OpinionMiddle East

Total victory

Israel will emerge from this war more stable, secure and united.

Israeli reserve soldiers at their artillery unit stationed near the southern border with Gaza on Nov. 13, 2023. Photo by Yonatan Sindel/Flash90.
Israeli reserve soldiers at their artillery unit stationed near the southern border with Gaza on Nov. 13, 2023. Photo by Yonatan Sindel/Flash90.
Daniel Rosen
Daniel Rosen, a former leader of the pro-Israel group Torcpac at New York University, is the founder and president of Minds and Hearts, another pro-Israel advocacy group. He previously worked in the Jewish Agency’s spokesperson’s department.

Israel will eventually emerge from its current war with Hamas a more stable, secure and unified country, with a wide circle of peaceful neighbors.

On Oct. 6, Israel was on the cusp of total victory over her enemies. Peace with Jordan, Egypt, Morocco, Bahrain, Sudan and the United Arab Emirates had already been made. Saudi Arabia was on the path to normalization. Many of the remaining Arab states were likely to follow suit. This would all be accomplished without the establishment of a Palestinian state.

The Palestinians would have found themselves with almost no support for their continuing war against Israel, making it likely that they would have sued for peace. They would have had no other viable options.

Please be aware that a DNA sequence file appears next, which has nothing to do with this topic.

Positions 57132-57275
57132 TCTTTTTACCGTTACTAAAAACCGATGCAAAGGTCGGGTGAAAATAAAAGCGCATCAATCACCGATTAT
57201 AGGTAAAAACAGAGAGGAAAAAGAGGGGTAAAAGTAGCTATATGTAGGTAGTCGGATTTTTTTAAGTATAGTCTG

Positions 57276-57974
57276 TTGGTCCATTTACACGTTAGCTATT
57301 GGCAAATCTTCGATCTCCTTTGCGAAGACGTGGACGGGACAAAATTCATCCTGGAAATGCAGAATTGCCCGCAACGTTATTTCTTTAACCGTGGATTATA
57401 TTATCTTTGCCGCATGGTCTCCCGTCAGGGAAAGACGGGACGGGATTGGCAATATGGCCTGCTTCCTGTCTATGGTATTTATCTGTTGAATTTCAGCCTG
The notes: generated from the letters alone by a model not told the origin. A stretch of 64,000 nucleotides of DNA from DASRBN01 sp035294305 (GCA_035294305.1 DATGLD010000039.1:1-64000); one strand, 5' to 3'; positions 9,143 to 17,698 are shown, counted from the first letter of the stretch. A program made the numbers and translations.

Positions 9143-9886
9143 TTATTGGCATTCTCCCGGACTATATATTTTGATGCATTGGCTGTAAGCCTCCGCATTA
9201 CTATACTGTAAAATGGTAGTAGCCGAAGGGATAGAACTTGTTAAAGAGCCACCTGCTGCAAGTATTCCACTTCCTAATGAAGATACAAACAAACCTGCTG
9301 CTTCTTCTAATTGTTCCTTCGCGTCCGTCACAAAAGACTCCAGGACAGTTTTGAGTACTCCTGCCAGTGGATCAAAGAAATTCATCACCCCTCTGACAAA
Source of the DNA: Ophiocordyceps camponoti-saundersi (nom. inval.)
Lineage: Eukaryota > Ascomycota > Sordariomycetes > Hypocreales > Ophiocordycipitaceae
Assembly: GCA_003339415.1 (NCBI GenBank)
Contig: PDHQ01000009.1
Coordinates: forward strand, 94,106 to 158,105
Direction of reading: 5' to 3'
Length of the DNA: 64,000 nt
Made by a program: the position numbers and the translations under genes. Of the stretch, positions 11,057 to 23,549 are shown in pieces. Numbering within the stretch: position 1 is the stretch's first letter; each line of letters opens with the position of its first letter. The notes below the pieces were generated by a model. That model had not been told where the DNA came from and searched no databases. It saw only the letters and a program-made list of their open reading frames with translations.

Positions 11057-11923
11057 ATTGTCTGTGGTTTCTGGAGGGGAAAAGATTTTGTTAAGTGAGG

Hamas understood this and decided that, if it did not act soon, it would be destroyed or disappear one way or another. So, they threw a “Hail Mary pass.” You only do this when you’re desperate. It is rarely successful and usually results in defeat.

Hamas likely hoped that if they perpetrated an act so heinous and grotesque, Israel would retaliate with such intensity that the entire Arab world would rally behind the terror group. The Arab states would abandon peace and Hezbollah, Iran, Syria, Yemen, Palestinians in Judea in Samaria, Israeli Arabs, and possibly, non-Arab Muslim states would unite against Israel.

Hamas miscalculated. No Arab states abrogated their peace agreements with Israel. Hezbollah and Iran did not immediately join the fight in its crucial initial moments. Israeli Arabs did not attack their neighbors. The Palestinian Authority remained quiet. After a decent interval, the circle of normalization will likely begin again and Saudi Arabia will reach an agreement with the Jewish state.

Moreover, since Oct. 7, Israel has undergone a paradigm shift. It will no longer tolerate terrorist entities on its borders. Accordingly, it will destroy Hamas, end the Gaza threat by creating a demilitarized buffer zone and then neutralize Hezbollah. By defeating these entities, Israel’s security situation and the larger Middle East will be more stable and secure.

To all those who have lost loved ones, these comments are not very helpful. But they should be slightly comforted to know that their martyrs will not have died in vain. With time, Israel and the Jewish people will emerge stronger and more united than ever.

The opinions and facts presented in this article are those of the author, and neither JNS nor its partners assume any responsibility for them.
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